After Perry left the state House in 1990 and became agricultural commissioner and then lieutenant governor, he still looked to his former classmate for intellectual guidance.
'Ric Williamson laid out the matrix for how Rick should think about policy and issues,' said a Texas source who has known Perry and watched him for the past 15 years.
Combined with strategy advice from Karl Rove, his first top political adviser, and then Dave Carney, his current guru, Perry has been well-served over the years - as he's acknowledged.
'If Karl Rove hadn't been my consultant, I would not have been agriculture commissioner today,' Perry told the Dallas Morning News in 1994, adding: 'My brain is like a chicken pot pie. His is like a refrigerator that is all very organized - pickles here, salad there.'
Perry has such total trust in Carney that he let the veteran political consultant bring in a group of academics to run experiments in his 2006 reelection about what does and doesn't work in modern campaigns.
Well before his ascent to power, though, the Texan was learning the value of taking and rigorously following instruction.
Trained as an Air Force pilot right out of A&M, Perry was 'taught to trust your information,' Johnson said.
And associates say the same lessons that Perry learned when he was flying C-130s apply now.
'Pilots execute flight plans,' Miller said. 'They have a plan, they fly a certain pattern and that's the way he's always operated - he has a flight plan for what he's trying to do and he executes.'
Mike Baselice, Perry's longtime pollster, said his client is of the Ronald Reagan school of management: 'Trust people and manage well.'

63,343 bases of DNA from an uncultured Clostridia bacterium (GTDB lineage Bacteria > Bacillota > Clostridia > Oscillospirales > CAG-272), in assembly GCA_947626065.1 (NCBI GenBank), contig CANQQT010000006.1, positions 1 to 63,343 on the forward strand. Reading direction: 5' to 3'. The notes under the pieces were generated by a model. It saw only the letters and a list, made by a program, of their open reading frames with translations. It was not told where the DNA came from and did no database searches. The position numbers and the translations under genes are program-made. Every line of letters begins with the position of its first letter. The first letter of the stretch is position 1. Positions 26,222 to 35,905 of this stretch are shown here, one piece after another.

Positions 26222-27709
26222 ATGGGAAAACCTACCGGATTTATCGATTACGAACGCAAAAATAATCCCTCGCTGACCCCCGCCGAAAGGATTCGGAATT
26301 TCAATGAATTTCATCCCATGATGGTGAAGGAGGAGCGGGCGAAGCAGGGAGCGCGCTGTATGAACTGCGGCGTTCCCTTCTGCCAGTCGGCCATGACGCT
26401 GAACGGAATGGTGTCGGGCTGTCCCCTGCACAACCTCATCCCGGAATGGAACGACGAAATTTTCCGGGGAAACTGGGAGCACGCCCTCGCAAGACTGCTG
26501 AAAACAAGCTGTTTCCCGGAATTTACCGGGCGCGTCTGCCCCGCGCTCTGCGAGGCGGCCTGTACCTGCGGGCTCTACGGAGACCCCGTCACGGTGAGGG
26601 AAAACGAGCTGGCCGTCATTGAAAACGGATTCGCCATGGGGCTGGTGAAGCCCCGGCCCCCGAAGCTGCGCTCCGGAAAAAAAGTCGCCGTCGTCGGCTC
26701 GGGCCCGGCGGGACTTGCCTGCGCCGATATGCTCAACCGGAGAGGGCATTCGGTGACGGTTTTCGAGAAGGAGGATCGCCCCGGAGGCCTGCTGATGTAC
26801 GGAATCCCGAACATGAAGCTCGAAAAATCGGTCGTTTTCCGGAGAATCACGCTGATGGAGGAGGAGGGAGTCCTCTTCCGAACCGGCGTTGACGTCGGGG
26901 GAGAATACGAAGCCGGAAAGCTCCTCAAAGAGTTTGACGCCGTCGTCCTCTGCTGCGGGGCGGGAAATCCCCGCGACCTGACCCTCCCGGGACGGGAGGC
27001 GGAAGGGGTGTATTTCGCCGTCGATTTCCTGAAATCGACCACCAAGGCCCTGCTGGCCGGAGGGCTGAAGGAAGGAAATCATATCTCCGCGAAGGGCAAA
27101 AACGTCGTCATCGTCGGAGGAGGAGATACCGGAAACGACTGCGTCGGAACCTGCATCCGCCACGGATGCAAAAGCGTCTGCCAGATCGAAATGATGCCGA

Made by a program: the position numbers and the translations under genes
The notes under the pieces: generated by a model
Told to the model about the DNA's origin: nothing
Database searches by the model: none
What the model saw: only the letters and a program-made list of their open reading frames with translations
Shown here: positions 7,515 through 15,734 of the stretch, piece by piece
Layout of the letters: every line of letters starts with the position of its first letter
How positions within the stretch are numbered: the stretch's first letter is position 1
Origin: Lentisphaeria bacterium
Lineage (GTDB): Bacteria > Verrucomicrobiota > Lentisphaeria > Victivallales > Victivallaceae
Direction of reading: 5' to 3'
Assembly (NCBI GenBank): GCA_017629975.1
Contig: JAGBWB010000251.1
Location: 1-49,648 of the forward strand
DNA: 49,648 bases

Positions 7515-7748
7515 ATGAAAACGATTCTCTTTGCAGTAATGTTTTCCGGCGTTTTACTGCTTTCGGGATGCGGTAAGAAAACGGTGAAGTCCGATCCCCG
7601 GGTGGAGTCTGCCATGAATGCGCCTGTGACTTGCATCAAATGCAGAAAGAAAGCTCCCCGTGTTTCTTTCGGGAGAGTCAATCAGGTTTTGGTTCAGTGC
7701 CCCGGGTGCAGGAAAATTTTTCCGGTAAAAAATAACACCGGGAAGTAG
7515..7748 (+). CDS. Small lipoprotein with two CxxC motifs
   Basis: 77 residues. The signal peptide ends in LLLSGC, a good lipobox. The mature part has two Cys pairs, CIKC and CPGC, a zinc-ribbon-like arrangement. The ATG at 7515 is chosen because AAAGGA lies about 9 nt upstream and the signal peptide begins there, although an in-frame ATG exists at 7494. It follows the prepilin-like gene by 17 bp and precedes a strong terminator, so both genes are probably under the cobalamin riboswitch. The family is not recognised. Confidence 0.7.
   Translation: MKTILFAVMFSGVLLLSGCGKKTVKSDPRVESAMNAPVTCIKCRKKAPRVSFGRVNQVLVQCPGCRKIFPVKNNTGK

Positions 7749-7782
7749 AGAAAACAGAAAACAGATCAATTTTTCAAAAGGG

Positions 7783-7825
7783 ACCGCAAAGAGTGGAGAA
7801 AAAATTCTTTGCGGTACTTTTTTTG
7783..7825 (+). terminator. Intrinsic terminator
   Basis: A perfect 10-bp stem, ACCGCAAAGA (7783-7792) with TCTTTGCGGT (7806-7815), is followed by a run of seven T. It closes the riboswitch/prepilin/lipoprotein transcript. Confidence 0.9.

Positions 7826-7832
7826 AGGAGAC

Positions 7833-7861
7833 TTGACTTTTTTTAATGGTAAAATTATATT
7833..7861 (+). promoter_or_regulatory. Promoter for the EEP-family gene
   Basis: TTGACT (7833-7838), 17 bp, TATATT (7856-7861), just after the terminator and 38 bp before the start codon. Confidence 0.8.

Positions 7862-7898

'His job is to go meet voters,' Baselice said. 'We'll figure out the details of the messaging.'
But the pollster hastened to add that Perry does care about issues and described an attentive student of polling data.
'He sits in the front row when we go through [surveys],' Baselice said. 'He asks questions. But when we come to a decision about what we're going to use, he's on-message.'
As governor, Perry is almost always surrounded by a group of aides and advisers.
Garnet Coleman, a veteran Democratic legislator, said when he'd met with then-Gov. Bush it would frequently be just the two of them.
'There was nobody in room until he had an assignment for something we were working on,' Coleman said.
With Perry, the Democrat recalled going to meet with him about a children's health issue and finding ten people in the office.
'There just wasn't much of a discussion,' Coleman said about the sit-down. 'For the most part, he just thanked me for visiting.'
A Perry aide dismissed such criticism, noting that the governor reads every bill that reaches his desk and arguing that he's 'very engaged with staff and legislators on policy.'
Johnson said his old friend's reliance on advisers was an asset, not a drawback.
'If he doesn't know the answer, he's going to find someone who does,' the lobbyist said. 'He recognizes good help and brings 'em on for advice. He's not going to know every foreign leader - but he has the good sense and instincts to pick good people who help him make good decisions.'
The mistake, Johnson said, is to infer weakness from Perry's style.
'The political graveyard in Texas is buried full of people who have underestimated Rick Perry,' he said. 'We had a U.S. senator who did that and she didn't even make the run-off. Sooner or later, they're going to figure out that he's not just lucky, he's good.'
Molly Ball contributed to this report.